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Owen’s Trilemma and Ursinus: a case study in comparison (part 2)

September 6, 2007

[Part 1, here.]

I want to come back to this and close out my interest in this form of Owen’s trilemma.
Recall that I tackled Owen’s trilemma:

The Father imposed His wrath due unto, and the Son underwent punishment for, either:

  1. All the sins of all men.
  2. All the sins of some men, or
  3. Some of the sins of all men.

Now the structure of this argument is a nifty syllogism. The first premise is what I want to underline today. Now, for this, I am not actually trying to refute it logically or Scripturally. My aim here is historical: I want to show that contrary to our modern misunderstanding, the early Reformation theologians actually held to premise 1. Indeed, it was not until a later that premise 2 became normative.

I am going to continue the case study. And so to do this, all I need to do is cite Ursinus again.

1) The greatness of the punishment which Christ endured appears in this, that he sustained the dreadful torments of hell, and the wrath of God against the sins of the whole world. “The pains of hell gat hold upon me.” “God is a consuming fire.” “The Lord hath laid upon him the iniquity of us all.” (Ps.116:3. Deut. 4:24. Is.53:10.) From this we may perceive why it was, that Christ manifested such signs of distress in the prospect of death, whilst many of the martyrs met death with the greatest courage and composure.

David: Now, here someone who disagrees with me would have to argue that by “whole world” he really didn’t mean the whole whole world. However, there is actually nothing in Ursinus that would suggest that.

2) That he, all the time he lived on earth, but especially at the, end of his life, sustained in body and soul, the wrath of God against the sins of all mankind that so by his passion, as the only propitiatory sacrifice, he might redeem our body and soul from everlasting damnation; and obtain for us the favor of God, righteousness, and eternal life….

The principal part of his sorrows and anguish were the torments of soul, in which he felt and endured the wrath of God against the sins of all mankind.

The keenest and most bitter anguish of soul, which is doubtless a sense of the wrath of God against the sins of the whole human race.

David: Now, someone might retort and allege that Ursinus was not actually say that the sin and sins of all mankind were imputed to Christ, but merely that Christ effected a bare sufficient satisfaction, such that the expiation would be sufficient for all men, could be sufficient for all, so to speak.

The problem is, no where does the text indicate this, rather, the stress is on Christ suffering the wrath of God for the sins of the whole world: which sustains the universally sufficient satisfaction, in Ursinus’ theology.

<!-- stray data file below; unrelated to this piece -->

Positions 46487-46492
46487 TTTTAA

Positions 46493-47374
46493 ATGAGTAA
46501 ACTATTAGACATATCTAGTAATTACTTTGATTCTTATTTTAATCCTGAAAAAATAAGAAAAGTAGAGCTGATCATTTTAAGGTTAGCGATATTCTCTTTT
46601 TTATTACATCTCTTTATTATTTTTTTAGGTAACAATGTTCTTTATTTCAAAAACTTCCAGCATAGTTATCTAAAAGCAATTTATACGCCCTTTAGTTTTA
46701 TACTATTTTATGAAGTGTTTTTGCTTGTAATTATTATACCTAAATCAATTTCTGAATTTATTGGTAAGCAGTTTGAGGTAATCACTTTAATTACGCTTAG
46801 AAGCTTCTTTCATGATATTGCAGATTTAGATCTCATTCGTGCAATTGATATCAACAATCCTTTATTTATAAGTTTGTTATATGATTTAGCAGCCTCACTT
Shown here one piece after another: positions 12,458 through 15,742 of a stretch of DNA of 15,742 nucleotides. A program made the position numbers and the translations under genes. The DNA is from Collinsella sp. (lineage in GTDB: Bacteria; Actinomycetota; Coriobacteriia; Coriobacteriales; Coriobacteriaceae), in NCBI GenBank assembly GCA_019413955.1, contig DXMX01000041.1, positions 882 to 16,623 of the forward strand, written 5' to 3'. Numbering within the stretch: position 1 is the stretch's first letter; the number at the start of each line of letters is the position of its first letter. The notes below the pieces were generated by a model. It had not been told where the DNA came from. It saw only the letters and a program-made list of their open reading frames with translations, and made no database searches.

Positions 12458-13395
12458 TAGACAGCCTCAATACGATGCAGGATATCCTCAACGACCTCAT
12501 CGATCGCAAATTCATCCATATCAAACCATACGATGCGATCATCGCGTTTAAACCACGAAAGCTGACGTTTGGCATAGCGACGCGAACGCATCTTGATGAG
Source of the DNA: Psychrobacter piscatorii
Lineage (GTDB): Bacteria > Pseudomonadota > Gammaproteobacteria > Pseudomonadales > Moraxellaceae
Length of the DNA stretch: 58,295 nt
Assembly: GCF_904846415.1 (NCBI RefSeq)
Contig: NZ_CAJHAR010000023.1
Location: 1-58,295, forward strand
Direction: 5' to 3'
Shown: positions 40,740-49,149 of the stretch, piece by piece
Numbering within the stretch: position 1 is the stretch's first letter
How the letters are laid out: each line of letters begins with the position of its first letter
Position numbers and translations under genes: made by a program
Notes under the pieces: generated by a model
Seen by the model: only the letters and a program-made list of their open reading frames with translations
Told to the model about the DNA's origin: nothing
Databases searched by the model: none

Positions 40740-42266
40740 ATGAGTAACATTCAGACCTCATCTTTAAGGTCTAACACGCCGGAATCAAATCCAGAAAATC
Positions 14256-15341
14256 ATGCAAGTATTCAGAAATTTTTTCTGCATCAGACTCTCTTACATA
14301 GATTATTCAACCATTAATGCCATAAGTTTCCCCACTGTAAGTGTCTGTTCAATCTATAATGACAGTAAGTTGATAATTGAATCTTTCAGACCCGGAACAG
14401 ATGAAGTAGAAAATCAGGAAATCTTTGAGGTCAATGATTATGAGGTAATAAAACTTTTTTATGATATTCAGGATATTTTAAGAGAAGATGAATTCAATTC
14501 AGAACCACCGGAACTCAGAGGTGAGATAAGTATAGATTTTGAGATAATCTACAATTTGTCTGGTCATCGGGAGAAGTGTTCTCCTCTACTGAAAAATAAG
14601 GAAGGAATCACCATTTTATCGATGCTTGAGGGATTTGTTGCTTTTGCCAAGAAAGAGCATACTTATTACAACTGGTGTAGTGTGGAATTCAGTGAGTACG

Indeed, all the circumstantial evidence militates against such an ahistorical reading of Ursinus. Take Kimedoncius, who was Ursinus’ colleague, and president of the Hiedelberg University at the same time. He said: Secondly, though we grant that the iniquities of all men were laid upon Christ; we deny the consequence that therefore by the sacrifice of Christ the sins of all be in very deed cleansed, and that all are justified, and received into grace.

This sort of statement from Kimedoconius can be cited from many other early Reformation theologians.

Take this comment from Kimedoncius. Kimedoncius is more aware of his own Reformation history than many of our experts of today: Bullinger, Gualter, Musculus, and others are cited, and the confessions of one or two Churches in Helvetia, out of whom these and the like kinds of sayings are diligently drawn: to wit, that “Christ, as (Bullinger. Ser. 2. De nativit Chri.) much as is in him is a Saviour to all, and came to save all: (The same upon 1 John 1.) that he pleased God by sacrifice for all the sins of all times: (Catech. minor Ecc. Tigur.) that his passion ought to satisfy for the sin of all men, and that he whole world is quickened by the same (Mise. in locia de remiss. p.q.2) that the grace of remission of sins is appointed to all mortal men,” and such like.

So to wrap up,

The trilemma actually was not an idea that functioned in early Reformation thought regarding the atonement. It came later. One may say, ‘David, you have proven your historical case, but not that it is logically or Scripturally in error?” To this I would agree that its a fair comment. Yet that was not my immediate aim. We can come back to it later. We can deal with the theological dilemmas and assumption laden within the trilemma. However, in terms of the historical question, the question of Calvin versus the Calvinists, this historical line of comparison presents a case against the Muller-Nicole side of the argument, as the Heidelbergers clearly had a different conception of their own history than the one tabled by Muller and others.

David

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